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sequently the same hemisphere towards us, which makes her rotation participate in the secular variations in her mean motion of revolution. Even if the angular velocities of rotation and revolution had not been nicely balanced in the beginning of the moon's motion, the attraction of the earth would have recalled the greatest axis to the direction of the line joining the centres of the earth and moon; so that it would vibrate on each side of that line in the same manner as a pendulum oscillates on each side of the vertical from the influence of gravitation.

No such libration is perceptible; and as the smallest disturbance would make it evident, it is clear that if the moon has ever been touched by a comet, the mass of the latter must have been extremely small; for if it had been only the hundred-thousandth part of that of the earth, it would have rendered the libration sensible. A similar libration exists in the motions of Jupiter's satellites; but although the comet of 1767 and 1779 passed through the midst of them, their libration still remains insensible. It is true, the moon is liable to librations depending on the position of the spectator; at her rising, part of the western edge of her disc is visible, which is invisible at her setting, and the contrary takes place with regard to her eastern edge. There are also librations arising from the relative positions of the earth and moon in their respective orbits, but as they are only optical appearances, one hemisphere will be eternally concealed from the earth. For the same reason, the earth, which must be so splendid an object to one lunar hemisphere, will be for ever veiled from the other. On account of these circumstances, the remoter hemisphere of the moon has its day a fortnight long, and a night of the same duration not even enlightened by a moon, while the favoured side is illuminated by the reflection of the earth during its long night. A moon exhibiting a surface thirteen times larger than ours, with all the varieties of clouds, land, and water coming successively into view, would be a splendid object to a lunar traveller in a journey to his antipodes.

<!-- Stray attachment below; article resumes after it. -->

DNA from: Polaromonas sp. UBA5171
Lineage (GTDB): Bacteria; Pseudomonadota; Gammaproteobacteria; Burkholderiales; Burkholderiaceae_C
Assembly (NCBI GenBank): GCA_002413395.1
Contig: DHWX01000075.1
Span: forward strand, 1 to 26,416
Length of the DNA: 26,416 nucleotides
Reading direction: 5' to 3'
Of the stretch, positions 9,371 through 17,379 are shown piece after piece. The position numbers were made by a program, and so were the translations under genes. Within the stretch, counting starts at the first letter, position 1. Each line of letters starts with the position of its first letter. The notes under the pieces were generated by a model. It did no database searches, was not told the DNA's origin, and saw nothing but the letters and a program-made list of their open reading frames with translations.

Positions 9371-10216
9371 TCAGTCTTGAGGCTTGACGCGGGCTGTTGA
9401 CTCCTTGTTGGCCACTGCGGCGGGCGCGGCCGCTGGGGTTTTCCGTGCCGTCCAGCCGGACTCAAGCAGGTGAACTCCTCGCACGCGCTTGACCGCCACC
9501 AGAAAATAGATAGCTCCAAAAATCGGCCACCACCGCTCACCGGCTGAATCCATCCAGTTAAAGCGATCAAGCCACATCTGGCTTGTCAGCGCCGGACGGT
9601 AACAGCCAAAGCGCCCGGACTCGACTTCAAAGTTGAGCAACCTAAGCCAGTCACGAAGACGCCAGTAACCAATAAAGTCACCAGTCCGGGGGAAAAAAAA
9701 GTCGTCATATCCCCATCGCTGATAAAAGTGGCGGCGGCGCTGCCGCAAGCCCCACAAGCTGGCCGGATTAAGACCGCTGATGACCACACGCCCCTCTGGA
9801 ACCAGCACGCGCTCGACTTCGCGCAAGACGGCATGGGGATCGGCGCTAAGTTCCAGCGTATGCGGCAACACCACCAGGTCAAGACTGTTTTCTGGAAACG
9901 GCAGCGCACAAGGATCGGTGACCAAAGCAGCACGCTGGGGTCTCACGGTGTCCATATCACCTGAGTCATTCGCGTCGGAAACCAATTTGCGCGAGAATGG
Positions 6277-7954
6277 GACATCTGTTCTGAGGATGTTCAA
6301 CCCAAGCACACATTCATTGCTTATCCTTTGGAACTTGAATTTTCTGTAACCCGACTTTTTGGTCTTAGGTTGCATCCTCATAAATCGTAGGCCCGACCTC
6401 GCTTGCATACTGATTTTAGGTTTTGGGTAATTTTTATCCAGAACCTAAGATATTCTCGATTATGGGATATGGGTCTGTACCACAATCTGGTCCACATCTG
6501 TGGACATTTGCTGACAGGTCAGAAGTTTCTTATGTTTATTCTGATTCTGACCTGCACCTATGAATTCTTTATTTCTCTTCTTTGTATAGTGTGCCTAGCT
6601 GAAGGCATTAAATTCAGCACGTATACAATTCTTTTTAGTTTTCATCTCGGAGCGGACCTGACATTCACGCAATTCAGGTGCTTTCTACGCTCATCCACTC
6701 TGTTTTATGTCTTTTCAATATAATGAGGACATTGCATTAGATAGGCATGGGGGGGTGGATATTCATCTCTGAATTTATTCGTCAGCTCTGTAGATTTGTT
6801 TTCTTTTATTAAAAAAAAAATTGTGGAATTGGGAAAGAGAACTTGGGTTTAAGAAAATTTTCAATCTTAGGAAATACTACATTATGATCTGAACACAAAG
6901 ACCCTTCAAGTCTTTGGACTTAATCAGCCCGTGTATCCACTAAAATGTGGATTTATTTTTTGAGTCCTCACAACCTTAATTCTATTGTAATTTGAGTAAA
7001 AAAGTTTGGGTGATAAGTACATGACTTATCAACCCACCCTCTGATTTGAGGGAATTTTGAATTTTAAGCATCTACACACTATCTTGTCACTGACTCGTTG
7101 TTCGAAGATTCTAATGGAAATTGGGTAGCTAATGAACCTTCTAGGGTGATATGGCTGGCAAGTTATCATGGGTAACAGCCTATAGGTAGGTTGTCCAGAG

The great height of the lunar mountains probably has a considerable influence on the phenomena of her motion, the more so as her compression is small, and her mass considerable.

In the curve passing through the poles, and that diameter of the moon which always points to the earth, nature has furnished a permanent meridian, to which the different spots on her surface have been referred, and their positions determined with as much. accuracy as those of many of the most remarkable places on the surface of our globe.

The rotation of the earth which determines the length of the day may be regarded as one of the most important elements in the system of the world. It serves as a measure of time, and forms the standard of comparison for the revolutions of the celestial bodies, which by their proportional increase or decrease would soon disclose any changes it might sustain. Theory and observation concur in proving, that among the innumerable vicissitudes that prevail throughout creation, the period of the earth's diurnal rotation is immutable. A fluid, as Mr. Babbage observes, in falling from a higher to a lower level, carries with it the velocity due to its revolution with the earth at a greater distance from its centre. It will therefore accelerate, although to an almost infinitesimal extent, the earth's daily rotation. The sum of all these increments of velocity, arising from the descent of all the rivers on the earth's surface, would in time become perceptible, did not nature, by the process of evaporation, raise the waters back to their sources; and thus again by removing matter to a greater distance from the centre, destroy the velocity generated by its previous approach; so that the descent of the rivers does not affect the earth's rotation. Enormous masses projected by volcanoes from the equator to the poles, and the contrary, would indeed affect it, but there is no evidence of such convulsions. The disturbing action of the moon and planets, which has so powerful an effect on the revolution of the earth, in no way influences its rotation: the constant friction of the trade winds on the mountains and continents between the tropics does not impede its velocity, which theory even proves to be the same, as if the sea together with the earth formed one solid mass. But although these circumstances be inefficient, a variation in the mean temperature would certainly occasion a corresponding change in the velocity of rotation; for in the science of dynamics, it is a principle in a system